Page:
Eh, people are always calmer in person than online. Panels sound like a good idea to me.
If the con doesn’t want a panel likely to dissolve into a screaming fight, why have one about Gamergate? There’s an inconsistency here.
@Lois: “If the con doesn’t want a panel likely to dissolve into a screaming fight, why have one about Gamergate? There’s an inconsistency here.”
My guess is that the solo presentation — at least, that’s how it’s being described — was something set up by the programming staff specifically because they had someone heavily Gamergate-involved as a Guest of Honor, while throwing something quickly onto the schedule to deal with a live controversy with a lot of heat is asking for disaster.
At least, that’s how I would likely take it, as a former programming person for multiple conventions — unless you can get the exact right group of people, and an extremely strong moderator, you leave the topics that are likely to blow up into screaming fights that people will remember your con for for years *alone*. A solo presentation can have disruptors simply removed — what if part of your panel is “disruptive” or supports the disruption coming from the audience?
(And to be clear: I’d just as rapidly order someone interrupting VD repeatedly and calling him a fascist jackass as I would someone harassing Brianna Wu, if they were giving solo presentations.)
Having seen Puppy-slated authors effectively say “You’re safe from me as regards physical violence unless you insult my integrity.” would, for example, give me great pause about getting them anywhere near an event discussing this matter.
Minor correction: Having seen *a* Puppy-slated author say — only one have I seen do it.
I wonder if being reluctant to provide a forum for writers/editors/artists who failed to decline a 2015 Hugo nomination going to end once the 2015 ceremony is over.
Guests of Honor are more special than everyone else, at least during their stint as GoH. A significant amount of the convention program and activity is about them.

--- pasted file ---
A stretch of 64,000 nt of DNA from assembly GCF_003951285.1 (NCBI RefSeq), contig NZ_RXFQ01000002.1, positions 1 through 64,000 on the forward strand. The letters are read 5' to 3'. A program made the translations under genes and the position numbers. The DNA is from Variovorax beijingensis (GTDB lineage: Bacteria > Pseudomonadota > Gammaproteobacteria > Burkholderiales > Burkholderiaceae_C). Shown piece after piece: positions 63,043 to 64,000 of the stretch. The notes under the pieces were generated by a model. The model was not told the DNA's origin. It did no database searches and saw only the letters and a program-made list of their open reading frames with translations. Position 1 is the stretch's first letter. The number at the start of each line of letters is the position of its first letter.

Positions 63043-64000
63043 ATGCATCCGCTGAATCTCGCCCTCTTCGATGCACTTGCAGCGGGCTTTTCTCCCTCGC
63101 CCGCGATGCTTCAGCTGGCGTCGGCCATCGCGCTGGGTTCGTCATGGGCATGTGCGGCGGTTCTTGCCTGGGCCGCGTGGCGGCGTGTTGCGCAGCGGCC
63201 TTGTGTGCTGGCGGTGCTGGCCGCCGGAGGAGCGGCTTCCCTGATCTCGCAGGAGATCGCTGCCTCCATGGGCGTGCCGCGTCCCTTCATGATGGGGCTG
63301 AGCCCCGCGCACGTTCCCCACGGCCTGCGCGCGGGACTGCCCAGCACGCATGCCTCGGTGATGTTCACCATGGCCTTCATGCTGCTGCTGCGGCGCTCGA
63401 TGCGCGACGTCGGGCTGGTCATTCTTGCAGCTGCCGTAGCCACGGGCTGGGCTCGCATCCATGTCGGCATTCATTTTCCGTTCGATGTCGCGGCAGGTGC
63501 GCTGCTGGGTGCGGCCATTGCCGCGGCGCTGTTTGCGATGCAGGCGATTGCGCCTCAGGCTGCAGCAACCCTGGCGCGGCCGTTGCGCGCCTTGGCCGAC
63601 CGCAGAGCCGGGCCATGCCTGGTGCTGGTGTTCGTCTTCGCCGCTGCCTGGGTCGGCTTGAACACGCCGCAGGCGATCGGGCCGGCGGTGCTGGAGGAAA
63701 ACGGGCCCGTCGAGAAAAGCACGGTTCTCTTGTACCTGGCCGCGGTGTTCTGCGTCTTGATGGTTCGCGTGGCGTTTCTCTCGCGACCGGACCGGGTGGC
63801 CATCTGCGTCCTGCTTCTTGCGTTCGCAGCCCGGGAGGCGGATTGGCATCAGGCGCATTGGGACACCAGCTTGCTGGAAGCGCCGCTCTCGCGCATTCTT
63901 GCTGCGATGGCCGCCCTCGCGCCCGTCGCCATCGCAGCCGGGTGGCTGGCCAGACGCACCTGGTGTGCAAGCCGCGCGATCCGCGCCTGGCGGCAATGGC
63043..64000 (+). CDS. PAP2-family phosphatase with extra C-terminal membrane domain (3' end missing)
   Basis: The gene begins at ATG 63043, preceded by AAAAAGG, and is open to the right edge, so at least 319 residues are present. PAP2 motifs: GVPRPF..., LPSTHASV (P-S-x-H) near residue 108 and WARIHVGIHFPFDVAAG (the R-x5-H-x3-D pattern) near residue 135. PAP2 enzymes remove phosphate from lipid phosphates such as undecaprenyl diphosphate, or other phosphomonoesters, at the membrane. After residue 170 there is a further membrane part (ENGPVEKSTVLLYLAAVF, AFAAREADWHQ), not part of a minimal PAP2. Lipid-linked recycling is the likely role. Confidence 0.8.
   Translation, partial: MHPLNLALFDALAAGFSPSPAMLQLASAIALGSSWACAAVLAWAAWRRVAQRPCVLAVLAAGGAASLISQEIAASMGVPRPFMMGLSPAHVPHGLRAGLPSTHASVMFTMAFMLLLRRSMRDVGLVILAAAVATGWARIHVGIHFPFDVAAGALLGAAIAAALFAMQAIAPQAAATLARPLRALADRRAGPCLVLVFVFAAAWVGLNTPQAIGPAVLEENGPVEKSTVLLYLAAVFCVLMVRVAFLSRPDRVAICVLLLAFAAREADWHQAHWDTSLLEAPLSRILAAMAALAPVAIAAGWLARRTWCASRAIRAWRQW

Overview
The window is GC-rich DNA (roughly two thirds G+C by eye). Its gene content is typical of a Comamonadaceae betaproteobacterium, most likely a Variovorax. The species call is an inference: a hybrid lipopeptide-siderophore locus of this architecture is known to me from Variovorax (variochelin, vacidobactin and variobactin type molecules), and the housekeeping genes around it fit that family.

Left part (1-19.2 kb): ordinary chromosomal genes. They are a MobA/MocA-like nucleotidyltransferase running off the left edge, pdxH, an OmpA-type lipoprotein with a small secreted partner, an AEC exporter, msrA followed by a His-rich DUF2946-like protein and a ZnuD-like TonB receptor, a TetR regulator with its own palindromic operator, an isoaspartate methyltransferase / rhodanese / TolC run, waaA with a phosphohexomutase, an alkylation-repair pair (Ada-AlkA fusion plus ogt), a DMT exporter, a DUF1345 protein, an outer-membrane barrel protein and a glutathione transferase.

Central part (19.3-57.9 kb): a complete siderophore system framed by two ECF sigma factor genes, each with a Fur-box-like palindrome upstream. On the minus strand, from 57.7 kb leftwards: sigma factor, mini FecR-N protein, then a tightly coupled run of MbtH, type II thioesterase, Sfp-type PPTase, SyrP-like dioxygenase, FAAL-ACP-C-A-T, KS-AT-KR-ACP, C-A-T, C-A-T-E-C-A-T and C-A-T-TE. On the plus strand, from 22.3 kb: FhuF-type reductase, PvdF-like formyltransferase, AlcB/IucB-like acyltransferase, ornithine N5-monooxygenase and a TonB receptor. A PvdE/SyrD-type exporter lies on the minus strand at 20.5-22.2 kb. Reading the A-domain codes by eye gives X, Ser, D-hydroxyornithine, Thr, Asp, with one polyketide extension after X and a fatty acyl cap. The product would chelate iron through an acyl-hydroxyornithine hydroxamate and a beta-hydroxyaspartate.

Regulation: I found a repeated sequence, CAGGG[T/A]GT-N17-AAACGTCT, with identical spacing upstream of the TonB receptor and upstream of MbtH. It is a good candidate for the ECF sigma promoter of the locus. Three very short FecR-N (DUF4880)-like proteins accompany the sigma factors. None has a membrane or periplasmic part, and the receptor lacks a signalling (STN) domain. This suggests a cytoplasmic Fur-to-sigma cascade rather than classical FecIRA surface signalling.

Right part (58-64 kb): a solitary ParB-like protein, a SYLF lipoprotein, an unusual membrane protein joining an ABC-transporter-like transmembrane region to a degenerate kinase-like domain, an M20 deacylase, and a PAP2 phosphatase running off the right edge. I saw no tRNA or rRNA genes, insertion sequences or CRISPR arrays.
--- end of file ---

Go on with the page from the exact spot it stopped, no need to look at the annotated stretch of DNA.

Steven Shwartz: RavenCon announced Brianna Wu as a guest of honor on October 12, 2014, just a few days after Brianna’s public statement that death threats forced her and Frank to flee their home. Under the circumstances, one would expect them to feature her presenting something about all the issues she’s associated with.
What RavenCon couldn’t have foreseen was Sad Puppies, which involves a few Virginia and North Carolina pros who are relatively local to the con, or that such a development would cross-circuit with Gamergate.
And I bet the RavenCon committee would just as soon not be reading Brianna Wu disinviting other guests of the convention to any part of its program. That always runs the risk of putting the idea in someone’s mind “They can’t tell me what to do!” and causing exactly what you’re trying to avoid.
Thanks, Mike; that’s what I thought in re: her solo presentation.
To be clear: I have no problem with RavenCon hosting her, nor do I have any problem with her asking people not to attend her specific item. Whether they do so or not is up to them — I did not read her note as asking RavenCon to do anything at all.
That always runs the risk of putting the idea in someone’s mind “They can’t tell me what to do!” and causing exactly what you’re trying to avoid.
First thing I thought.
But the default assumption in both cases -Hugo and GG- is that people can’t be trusted to disagree in a civil manner.
Steven Schwartz. Are you aware that you just effectively said you intend to cast aspersions on the integrity of Sad Puppy authors? Perhaps that isn’t what you meant that is what your comment saying you would exclude them means.
My impression of Wu is that she craves attention. Unfortunately, I think she knows exactly what she is doing by asking certain people not to show up. I think most of the people she does not want to see have better things to do than to show up at her panel. Indeed, I can’t think of any of the people Mr. Glyer mentioned that have anything to do with GamerGate. That doesn’t mean their supporters won’t show up. As I said, I’m pretty sure she knows exactly what she is doing. I have a bad feeling this is going to go along the lines of John Ringo’s appearance.
I am not a gamer, a gamergater, nor do I even know what the whole thing was–that’s not my community.
I had no awareness of the panel, nor did I have any interest in attending.
However, a panel represented by one person with one viewpoint is not so much a discussion as a sermon.
It seems she’s unaware of what professional courtesy actually is.
‘However, a panel represented by one person with one viewpoint is not so much a discussion as a sermon.’
Or a lecture. Or a talk. Or a presentation. Or a seminar. Or a workshop. Or a speech.
“If diversity doesn’t do those things, then what good is it?”
Helps us survive evolutionary bottleneck situations where only one oddball has the right genes, or the right ideas, to get through it. Basic biology there, but right-wing Christians don’t believe in bioiogy… Anyway, in the context of the Hugo awards, it means that when popular tastes shift, the Hugos can shift with them. Despite Torgerson’s statements, the “Puppies” are actively attempting to fight *against* this by stacking the nominee list, the same way the Scientologists tried to back in the 1980s. Basically if the “Puppies”, already discredited and unpopular because Beale is an evil fascist, win… all they do is discredit the award in the eyes of the general public.